The Hobby Lobby Controversy
Written by Anthony Capote
Last month The Supreme Court made a controversial decision in the case of Burwell v Hobby Lobby. Now, most people (especially if you don’t live in the American Midwest) only know of Hobby Lobby as the arts and crafts store that seems like the K-Mart version of a Michael’s. While that is an accurate understanding of the company, Hobby Lobby has recently made national news by becoming the focus of a Supreme Court ruling that companies are not required to provide contraceptive services to its employees as part of an insurance plan.
Hobby Lobby claimed before the Court that for the Department of Health and Human Services (HHS) to require corporations to provide contraceptives that work after an egg has already been fertilized by a sperm, such as Plan B or Ella, infringes upon their right to exercise their religious beliefs. The Hobby Lobby board members are devout Christians and believe that life begins at the moment of conception. As a result of these beliefs, Hobby Lobby argued that if the HHS forced them to supply their employees with free access to medicines that end a life after the possible moment of conception would be a violation of their religious freedom. There have been previous cases on this subject matter involving the Conestoga Wood Specialties Company. The Religious Freedom Restoration Act of 1993 protected the rights of persons to exercise their religion in any way so long as it doesn’t inhibit the religious rights of other people.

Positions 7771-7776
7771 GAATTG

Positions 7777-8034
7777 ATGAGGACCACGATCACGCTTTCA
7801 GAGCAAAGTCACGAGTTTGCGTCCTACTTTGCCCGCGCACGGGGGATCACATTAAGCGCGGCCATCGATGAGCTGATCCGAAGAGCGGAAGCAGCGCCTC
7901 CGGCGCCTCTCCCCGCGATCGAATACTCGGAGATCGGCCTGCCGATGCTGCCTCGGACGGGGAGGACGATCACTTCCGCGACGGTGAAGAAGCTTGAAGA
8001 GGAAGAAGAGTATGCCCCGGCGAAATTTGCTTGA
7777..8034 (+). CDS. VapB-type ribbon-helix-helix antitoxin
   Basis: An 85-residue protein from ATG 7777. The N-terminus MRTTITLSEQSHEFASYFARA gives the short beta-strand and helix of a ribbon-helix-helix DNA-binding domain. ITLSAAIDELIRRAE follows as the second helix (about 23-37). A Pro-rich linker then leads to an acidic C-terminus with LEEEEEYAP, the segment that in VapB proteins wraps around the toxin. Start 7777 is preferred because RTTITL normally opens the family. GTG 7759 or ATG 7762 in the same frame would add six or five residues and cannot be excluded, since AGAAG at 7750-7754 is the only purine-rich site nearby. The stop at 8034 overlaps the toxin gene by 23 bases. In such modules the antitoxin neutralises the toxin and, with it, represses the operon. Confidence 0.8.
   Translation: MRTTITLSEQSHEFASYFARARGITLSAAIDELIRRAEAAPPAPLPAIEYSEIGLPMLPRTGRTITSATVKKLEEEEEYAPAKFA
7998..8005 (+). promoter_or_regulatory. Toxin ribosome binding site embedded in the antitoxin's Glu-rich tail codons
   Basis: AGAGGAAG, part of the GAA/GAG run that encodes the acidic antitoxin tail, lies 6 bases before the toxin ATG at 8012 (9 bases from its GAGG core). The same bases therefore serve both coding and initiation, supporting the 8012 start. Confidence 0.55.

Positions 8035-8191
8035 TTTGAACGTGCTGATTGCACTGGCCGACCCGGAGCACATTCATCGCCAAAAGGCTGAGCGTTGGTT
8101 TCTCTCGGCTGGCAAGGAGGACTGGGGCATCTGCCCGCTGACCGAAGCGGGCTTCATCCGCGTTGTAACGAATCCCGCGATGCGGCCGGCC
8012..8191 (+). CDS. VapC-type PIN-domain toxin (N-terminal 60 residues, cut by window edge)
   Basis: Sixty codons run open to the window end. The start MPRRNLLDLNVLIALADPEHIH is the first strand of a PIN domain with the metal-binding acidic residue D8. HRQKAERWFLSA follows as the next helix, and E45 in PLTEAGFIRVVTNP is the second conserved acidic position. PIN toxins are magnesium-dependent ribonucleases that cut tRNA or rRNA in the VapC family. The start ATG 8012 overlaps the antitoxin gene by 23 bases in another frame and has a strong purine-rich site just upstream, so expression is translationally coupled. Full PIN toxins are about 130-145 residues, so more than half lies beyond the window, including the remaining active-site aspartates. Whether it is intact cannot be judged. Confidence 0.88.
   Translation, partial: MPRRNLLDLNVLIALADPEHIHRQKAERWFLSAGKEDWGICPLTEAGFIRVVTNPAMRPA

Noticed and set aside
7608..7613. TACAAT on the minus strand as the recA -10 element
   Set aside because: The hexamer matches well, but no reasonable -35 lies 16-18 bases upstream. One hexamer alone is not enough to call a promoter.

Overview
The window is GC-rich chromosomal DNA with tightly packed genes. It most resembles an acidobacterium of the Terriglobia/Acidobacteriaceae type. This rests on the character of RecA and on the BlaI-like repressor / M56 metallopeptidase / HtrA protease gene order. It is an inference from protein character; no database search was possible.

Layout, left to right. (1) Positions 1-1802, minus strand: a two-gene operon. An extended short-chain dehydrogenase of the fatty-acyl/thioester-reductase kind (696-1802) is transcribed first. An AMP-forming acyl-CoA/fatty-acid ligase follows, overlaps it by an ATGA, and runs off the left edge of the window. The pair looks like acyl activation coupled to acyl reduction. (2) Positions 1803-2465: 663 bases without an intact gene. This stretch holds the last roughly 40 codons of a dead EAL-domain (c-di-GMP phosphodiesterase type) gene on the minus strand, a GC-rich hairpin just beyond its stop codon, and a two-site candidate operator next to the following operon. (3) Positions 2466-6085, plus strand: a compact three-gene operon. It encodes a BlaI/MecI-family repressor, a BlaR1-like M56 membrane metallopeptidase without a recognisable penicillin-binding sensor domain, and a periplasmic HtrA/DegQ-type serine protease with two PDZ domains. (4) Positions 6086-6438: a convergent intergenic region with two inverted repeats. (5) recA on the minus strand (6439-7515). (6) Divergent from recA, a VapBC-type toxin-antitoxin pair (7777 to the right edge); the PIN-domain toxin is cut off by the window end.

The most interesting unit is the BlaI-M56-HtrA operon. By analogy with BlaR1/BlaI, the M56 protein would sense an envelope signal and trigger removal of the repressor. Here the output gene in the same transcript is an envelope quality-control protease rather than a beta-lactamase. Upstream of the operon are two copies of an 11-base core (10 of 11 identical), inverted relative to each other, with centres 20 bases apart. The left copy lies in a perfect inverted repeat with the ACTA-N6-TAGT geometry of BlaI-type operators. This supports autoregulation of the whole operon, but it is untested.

Even though the Tenth Circuit accepted Hobby Lobby’s case, the opposition stated that it is impossible for corporations to exercise religion. The Constitution, of course, bears no mention of corporations as persons or of the right for religion to burden the freedoms of other people.
The Supreme Court, however, ruled that Hobby Lobby Corporation was a person and that it had the ability to engage in religious activities and as a result it would be unconstitutional to hinder them from practicing Christian morals. This, of course, did not come without controversy and has many Americans split on the issue.
Caitlin Philbrick, a sociology student at Manhattan College said of the case “I feel as though the Supreme Court really dropped the ball here. The idea that those who hold positions of authority over the United States would choose to side with a religious group over female reproductive rights is astounding.” She went on to say that it is “interesting that those on the Supreme Court in favor of Hobby Lobby are all male and happened to be appointed by Republicans (Samuel Alito, Clarence Thomas, Antonin Scalia, Anthony Kennedy, John Roberts).” When asked how comfortable she would feel if her employer denied access to basic contraceptive services Philbrick said “I would be disheartened. I could never comfortably work for an employer who does not recognize essential family planning services.” Philbrick also expressed her belief that “the war on women is far from over.”
While many people are enraged by the decision, a large number of Christian groups throughout the country are applauding Hobby Lobby for its commitment to “pro-life” policies. It seems that in the eyes of the Supreme Court, the reproductive health and right of women to exercise basic family planning methods are less important than the “religious views” of a corporation which is a non-human entity. Luckily for women in the United States, Plan B is now offered over the counter and a less expensive generic version is soon to follow. This means that there is still affordable access to emergency contraception whenever it is needed, and you don’t need Hobby Lobby’s permission to get it.